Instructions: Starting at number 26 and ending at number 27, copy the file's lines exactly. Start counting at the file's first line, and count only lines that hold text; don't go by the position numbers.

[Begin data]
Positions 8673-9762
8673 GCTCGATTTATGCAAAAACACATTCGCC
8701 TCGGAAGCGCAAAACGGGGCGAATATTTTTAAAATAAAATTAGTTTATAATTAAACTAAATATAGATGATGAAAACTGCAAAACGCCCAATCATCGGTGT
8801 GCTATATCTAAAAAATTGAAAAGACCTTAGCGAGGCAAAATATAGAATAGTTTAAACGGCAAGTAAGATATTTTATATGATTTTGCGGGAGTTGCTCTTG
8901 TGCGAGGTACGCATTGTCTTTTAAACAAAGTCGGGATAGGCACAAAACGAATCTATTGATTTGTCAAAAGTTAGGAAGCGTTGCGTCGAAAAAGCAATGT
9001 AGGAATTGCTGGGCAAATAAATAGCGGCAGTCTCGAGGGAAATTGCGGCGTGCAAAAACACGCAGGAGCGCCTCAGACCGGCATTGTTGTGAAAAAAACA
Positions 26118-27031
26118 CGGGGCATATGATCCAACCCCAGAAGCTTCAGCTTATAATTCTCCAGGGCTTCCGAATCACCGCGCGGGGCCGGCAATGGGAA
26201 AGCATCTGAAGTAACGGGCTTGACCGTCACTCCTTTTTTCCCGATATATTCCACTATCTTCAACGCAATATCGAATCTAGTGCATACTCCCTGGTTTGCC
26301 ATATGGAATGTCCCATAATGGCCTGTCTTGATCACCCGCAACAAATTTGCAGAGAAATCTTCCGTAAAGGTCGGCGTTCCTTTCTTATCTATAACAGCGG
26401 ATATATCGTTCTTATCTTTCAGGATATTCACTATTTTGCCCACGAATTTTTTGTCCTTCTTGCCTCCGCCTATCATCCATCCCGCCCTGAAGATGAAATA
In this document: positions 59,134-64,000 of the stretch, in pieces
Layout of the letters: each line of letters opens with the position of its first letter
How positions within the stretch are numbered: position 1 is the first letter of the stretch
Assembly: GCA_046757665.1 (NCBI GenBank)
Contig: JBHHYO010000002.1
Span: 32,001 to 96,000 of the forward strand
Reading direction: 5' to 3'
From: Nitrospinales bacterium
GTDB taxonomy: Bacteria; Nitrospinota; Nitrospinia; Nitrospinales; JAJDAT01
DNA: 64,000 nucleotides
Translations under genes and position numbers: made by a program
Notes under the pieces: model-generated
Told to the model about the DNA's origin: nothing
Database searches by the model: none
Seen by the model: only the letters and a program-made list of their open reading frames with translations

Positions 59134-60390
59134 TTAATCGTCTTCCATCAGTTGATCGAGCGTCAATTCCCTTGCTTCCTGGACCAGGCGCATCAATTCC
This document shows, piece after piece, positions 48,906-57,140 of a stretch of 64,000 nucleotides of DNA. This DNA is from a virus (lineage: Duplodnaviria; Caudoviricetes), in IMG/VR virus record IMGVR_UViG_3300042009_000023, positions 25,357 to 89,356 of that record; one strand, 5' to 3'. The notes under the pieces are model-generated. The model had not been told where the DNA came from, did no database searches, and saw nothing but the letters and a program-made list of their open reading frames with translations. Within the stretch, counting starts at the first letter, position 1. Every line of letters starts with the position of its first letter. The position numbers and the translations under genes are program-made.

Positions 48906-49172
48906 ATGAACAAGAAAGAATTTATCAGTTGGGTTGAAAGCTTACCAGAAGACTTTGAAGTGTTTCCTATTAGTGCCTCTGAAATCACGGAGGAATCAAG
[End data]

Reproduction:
Seen by the model: only the letters and a program-made list of their open reading frames with translations

Positions 59134-60390